Spots in line, starting positions in the society, are determined by check-in. Everyone can check-in for the flight beginning 24 hours before departure. The sooner you check-in, the closer to the front of the line you are. Everyone has an equal shot. Except they don’t.

Within that theoretical equal playing field of checkin, there are a number of factors that give people advantages. At the most basic level, those with the free time and the best support networks have the best shot at a good starting position. checking in right at the 24-hour mark. These are the folks who can make themselves free in a location with internet access on a computer or phone exactly 24 hours before their flight or who can call on a friend or relative to be so. Those who do not have easy internet access or who do not have the flexibility in their schedules or people available to help them out are at a disadvantage. I.e. there are certain basics the society takes as a given and those who do not have those basics start off a bit behind.

Then there are groups with actual advantages, those who get better starting positions because they have something beyond the norm. Some of these advantages are obvious, some less so. First, there are those with money, those who can buy their way to the top, whose money gets them special privileges and access to places ahead of others. These are the Business Select customers who pay a premium up to 3x the regular fare for the first 15 spots in line. They also get a bonus of special treatment in the form of a free alcoholic beverage.

There’s also the slightly lower-class-trying-to-be-rich folks who don’t fork out the full amount for a Business Select ticket but can pay a small premium for the airline to check them in before people can start checking themselves in. These are the folks who purchase Early Bird Checkin.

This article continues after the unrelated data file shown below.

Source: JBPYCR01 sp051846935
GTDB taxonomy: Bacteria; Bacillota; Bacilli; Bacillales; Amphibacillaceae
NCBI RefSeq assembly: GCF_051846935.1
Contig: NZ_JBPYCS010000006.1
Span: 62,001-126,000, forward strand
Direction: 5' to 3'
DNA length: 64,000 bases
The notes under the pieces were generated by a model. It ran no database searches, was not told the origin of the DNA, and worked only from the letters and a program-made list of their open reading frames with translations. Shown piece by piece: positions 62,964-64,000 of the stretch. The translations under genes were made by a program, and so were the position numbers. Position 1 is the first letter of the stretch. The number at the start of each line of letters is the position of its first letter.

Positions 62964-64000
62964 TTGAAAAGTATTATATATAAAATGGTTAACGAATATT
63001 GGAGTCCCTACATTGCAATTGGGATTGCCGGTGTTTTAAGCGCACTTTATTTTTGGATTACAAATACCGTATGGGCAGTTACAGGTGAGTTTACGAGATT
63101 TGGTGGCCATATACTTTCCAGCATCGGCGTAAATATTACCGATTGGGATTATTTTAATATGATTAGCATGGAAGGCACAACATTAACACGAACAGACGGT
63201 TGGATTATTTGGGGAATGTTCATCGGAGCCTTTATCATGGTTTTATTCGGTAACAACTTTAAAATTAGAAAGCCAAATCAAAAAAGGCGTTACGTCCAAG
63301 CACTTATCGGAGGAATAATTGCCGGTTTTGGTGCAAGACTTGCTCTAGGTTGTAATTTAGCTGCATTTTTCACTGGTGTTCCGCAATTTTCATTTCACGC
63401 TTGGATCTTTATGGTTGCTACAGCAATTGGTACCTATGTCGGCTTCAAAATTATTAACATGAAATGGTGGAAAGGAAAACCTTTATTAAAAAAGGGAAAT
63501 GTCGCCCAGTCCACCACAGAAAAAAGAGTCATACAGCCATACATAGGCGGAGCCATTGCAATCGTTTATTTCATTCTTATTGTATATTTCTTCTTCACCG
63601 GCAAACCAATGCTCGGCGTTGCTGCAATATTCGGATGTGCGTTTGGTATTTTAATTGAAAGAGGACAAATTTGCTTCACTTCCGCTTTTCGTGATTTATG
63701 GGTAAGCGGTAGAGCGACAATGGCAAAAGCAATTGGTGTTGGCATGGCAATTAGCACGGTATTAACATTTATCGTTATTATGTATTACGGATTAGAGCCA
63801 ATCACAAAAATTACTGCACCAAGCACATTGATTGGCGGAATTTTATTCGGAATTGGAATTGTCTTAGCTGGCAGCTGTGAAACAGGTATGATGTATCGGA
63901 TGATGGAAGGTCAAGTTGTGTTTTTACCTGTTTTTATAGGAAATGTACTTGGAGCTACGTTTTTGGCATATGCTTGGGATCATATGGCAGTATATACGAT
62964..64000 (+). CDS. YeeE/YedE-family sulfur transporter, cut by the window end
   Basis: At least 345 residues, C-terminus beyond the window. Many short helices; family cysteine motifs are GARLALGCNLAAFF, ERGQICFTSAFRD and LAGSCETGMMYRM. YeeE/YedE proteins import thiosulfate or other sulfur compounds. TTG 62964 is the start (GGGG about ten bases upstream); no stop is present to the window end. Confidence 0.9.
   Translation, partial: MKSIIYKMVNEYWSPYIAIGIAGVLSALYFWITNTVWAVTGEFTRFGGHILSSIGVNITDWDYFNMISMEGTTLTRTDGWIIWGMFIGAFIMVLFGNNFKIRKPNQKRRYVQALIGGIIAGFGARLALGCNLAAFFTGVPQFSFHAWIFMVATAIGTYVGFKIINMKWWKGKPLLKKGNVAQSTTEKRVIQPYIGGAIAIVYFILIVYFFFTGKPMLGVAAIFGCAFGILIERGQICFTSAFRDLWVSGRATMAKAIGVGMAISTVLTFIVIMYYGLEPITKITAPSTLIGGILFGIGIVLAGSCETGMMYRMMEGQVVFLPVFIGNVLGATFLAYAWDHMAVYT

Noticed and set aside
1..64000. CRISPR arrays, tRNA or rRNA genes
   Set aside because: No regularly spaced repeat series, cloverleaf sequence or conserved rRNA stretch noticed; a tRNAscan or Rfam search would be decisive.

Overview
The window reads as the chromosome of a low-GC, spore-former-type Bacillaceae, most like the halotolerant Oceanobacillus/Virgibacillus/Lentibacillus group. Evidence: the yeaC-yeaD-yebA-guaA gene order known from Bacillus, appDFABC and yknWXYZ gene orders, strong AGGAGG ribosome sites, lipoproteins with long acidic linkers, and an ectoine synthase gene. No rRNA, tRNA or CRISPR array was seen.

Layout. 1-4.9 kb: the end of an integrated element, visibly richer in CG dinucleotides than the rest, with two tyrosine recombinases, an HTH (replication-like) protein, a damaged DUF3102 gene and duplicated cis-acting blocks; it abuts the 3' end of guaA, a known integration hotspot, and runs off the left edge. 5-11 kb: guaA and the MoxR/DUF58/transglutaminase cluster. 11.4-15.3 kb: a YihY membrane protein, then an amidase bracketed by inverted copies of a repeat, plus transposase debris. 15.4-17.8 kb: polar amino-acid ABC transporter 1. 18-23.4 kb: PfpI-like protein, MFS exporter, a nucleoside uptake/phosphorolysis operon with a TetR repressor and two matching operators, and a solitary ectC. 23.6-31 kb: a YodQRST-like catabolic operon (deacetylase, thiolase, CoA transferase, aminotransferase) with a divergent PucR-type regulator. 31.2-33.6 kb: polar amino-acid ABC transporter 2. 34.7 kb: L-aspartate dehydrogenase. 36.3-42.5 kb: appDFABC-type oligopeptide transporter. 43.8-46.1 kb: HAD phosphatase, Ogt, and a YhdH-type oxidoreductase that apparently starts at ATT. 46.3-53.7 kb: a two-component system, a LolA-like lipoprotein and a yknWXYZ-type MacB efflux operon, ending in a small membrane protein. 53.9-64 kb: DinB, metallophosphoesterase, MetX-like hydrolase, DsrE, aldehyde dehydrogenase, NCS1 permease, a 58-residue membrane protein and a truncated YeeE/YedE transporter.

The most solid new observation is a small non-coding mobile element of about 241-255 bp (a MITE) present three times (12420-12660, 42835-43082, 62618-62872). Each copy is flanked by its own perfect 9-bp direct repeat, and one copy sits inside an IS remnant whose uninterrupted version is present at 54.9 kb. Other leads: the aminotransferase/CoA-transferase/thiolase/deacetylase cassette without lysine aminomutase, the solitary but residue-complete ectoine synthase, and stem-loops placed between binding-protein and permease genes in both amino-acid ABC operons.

These moneyed privileges are well-known. The privileges and how the privileges are obtained are obvious. Theoretically, anyone can join these groups. Everyone is offered a Business Select ticket; everyone is offered Early Bird Checkin. Just as anyone can buy a ticket to that fundraising dinner or purchase that season ticket next to the big-wig they want to meet. What matters is not that the privilege is offered, what matters is that the conditions on which is offered make it accessible only to some.

But there are additional ways to obtain advantages, privileged groups that are less apparent. These are the insiders.

First are the folks who have earned special treatment, the equivalent of folks with connections. These are those who have achieved A-List status (this is where I am now and holy cow is it fabulous!). In some ways, this is purchased because it requires earning a lot of points, which means buying a lot of plane tickets, but it is not an extra cost beyond the plane tickets. A-List members are checked-in automatically without purchasing either the very pricey Business Select or the premium Early Bird Checkin. In fact, they are checked in before the Early Birds, getting the best non-Business Select spots possible. (And I imagine this connection gets even greater when you obtain A+ status and certainly when you earn the companion pass that allows someone to fly free with you on every trip.) These people are so connected to the system, by virtue of their flying with Southwest so often, that the system works for them.

Second are the folks who know the system so well they know how to work within it so that it works for them without outright privileges being given. These are the folks who move through the relevant parts of society so frequently, who fly Southwest so often, they have learned the tricks to getting their ideal outcome. They know their routes. They know the planes; they know what’s likely to benefit them. I have been in this group for a long time, but I will save my strategy for a later post.